Recently, Kerala has been on a high alert of deaths. Ten people were identified to be dead after being infected by the Nipah virus. Fruit bats of the Pteropodidae family are hugely responsible for spreading the disease. Nipah was a lesser known virus in the state of Kerala. Nonetheless, this severe outbreak demands understanding by many. Here is what you should all know about the mysterious virus – Nipah.
What is the Nipah virus?
The virus was first identified in Malaysia and Singapore in 1998. During the time, pig farmers in the country became sick. More than 300 people were infected, and over 100 people died. The government to cease the outbreak exterminated almost one million pigs.
However, the virus never stopped spreading, and infections were reported both in India and Bangladesh. According to the World Health Organization, Nipah virus causes disease in both animals and humans, and the disease can be transmitted through infected bats, humans, or pigs. The natural host of the virus is bats that come under the family Pteropodidae, and genus Pteropus.
In 2004, there were incidents where humans got infected after consuming the infected date palm sap. The U.S Centers for Disease Control and Prevention said that Nipah virus outbreaks occur once in every year in Bangladesh. The death rate from the Nipah virus is approximately 75%, and the virus outbreak has already happened several times in India before the one happening now.
Nipah virus is an airborne transmission infection. Direct contact with the infected animals, humans, bats, and pigs help the disease to transmit. Thus, people should take necessary precautions when taking care of an infected family member.
Symptoms Of Nipah Virus
The typical signs that a person infected with Nipah virus include encephalitis – inflammation of the brain. The symptoms start surfacing after five to fourteen days of infection. The first ever symptoms include headaches and fever followed by confusion and drowsiness. The symptoms may often progress to a coma, and the long-term symptoms shown by survivors include personality changes and convulsions.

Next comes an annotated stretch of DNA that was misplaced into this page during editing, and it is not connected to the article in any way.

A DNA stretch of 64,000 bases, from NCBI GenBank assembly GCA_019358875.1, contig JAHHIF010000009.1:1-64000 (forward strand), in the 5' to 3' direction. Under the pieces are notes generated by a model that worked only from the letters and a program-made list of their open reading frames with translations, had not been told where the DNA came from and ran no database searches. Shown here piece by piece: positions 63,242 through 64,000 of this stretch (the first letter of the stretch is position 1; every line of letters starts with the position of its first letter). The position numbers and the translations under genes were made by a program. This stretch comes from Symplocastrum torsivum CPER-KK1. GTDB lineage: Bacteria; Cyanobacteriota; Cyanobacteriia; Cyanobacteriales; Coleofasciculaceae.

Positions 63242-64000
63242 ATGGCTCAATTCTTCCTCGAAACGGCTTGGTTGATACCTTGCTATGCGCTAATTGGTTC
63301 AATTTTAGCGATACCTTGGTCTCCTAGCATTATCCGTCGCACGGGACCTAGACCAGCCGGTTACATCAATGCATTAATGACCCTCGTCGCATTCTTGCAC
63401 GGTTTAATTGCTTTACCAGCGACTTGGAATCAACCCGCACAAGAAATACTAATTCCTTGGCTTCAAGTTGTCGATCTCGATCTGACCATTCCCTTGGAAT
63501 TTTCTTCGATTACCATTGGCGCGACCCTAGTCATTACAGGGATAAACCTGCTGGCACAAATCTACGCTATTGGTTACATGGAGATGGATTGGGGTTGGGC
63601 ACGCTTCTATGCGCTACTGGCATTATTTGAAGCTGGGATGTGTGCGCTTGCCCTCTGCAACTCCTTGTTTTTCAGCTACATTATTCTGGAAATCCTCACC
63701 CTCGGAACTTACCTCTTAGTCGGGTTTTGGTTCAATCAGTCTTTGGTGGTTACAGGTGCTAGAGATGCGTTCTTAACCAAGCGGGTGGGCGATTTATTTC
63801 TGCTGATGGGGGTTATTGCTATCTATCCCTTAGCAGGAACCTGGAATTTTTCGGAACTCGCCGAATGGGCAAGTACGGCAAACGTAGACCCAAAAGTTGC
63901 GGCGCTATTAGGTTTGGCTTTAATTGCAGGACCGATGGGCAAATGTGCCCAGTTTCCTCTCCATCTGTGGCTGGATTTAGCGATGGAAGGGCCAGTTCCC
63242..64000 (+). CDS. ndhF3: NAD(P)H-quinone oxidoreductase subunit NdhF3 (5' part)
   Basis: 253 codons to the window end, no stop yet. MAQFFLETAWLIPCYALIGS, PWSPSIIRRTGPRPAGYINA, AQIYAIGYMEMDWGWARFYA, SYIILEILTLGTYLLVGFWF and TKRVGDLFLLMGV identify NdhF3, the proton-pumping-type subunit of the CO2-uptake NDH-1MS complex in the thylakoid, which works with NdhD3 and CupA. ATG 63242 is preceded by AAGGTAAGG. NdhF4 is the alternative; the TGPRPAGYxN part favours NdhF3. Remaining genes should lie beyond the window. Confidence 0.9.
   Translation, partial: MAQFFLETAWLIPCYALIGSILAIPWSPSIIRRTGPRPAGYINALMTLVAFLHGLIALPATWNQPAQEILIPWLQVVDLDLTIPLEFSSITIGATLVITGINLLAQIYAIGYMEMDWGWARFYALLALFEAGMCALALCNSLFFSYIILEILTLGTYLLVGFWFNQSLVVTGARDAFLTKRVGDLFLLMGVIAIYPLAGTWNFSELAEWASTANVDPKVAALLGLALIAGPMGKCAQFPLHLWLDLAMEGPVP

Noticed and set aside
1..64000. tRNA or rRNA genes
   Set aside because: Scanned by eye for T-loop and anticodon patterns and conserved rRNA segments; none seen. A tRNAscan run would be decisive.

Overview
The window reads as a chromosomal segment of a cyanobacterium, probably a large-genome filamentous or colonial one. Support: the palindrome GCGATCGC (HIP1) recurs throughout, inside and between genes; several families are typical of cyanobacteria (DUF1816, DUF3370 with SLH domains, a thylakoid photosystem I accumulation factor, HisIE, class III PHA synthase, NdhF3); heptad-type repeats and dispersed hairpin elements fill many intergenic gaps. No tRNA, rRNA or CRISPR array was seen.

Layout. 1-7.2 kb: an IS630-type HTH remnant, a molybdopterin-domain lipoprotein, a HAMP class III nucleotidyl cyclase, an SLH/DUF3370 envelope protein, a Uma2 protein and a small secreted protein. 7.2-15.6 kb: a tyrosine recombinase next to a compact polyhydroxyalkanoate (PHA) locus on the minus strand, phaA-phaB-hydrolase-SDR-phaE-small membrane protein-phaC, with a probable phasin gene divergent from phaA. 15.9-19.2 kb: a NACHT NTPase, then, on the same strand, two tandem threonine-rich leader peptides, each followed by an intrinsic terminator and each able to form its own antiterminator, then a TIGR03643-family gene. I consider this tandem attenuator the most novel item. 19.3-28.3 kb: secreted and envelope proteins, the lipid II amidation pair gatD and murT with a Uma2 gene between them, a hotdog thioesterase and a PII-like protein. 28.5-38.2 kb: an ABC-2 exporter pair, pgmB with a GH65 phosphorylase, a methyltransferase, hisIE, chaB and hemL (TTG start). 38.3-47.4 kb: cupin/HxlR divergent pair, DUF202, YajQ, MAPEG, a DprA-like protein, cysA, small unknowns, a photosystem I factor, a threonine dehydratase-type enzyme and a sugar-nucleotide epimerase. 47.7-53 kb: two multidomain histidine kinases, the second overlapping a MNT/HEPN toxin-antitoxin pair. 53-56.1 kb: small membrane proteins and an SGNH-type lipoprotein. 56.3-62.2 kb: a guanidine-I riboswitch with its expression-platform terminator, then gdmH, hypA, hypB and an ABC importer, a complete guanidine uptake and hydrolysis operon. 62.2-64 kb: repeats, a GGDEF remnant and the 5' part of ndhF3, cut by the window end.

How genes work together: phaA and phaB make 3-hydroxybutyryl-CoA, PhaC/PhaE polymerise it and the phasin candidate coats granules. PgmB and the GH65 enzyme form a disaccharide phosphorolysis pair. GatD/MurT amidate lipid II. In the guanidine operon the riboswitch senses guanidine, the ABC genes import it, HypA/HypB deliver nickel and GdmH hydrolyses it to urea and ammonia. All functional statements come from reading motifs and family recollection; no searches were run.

There are even patients who show respiratory, pulmonary, and neurological signs too. The symptoms can last up to seven to ten days.
Treating Nipah Virus
No treatment for Nipah virus is found to date. The people who are affected by the virus are usually given supportive care. The supportive care includes keeping the person hydrated, and treating vomiting and nausea. Watching out for respiratory diseases during the infected stage is a must as it may cause further complications.
And for this particular infection, prevention is always better than cure. People are to stay away from sick pigs and bats of the endemic area and have to avoid drinking raw date palm sap. The infected bat’s excretions can contaminate the sap.
Though unknown and new, Nipah virus shouldn’t be taken lightly. The virus can be fatal and can cause death or coma within a couple of days after infection. Without a cure, the chances of surviving the disease are minute. Thus prevention should be given top priority.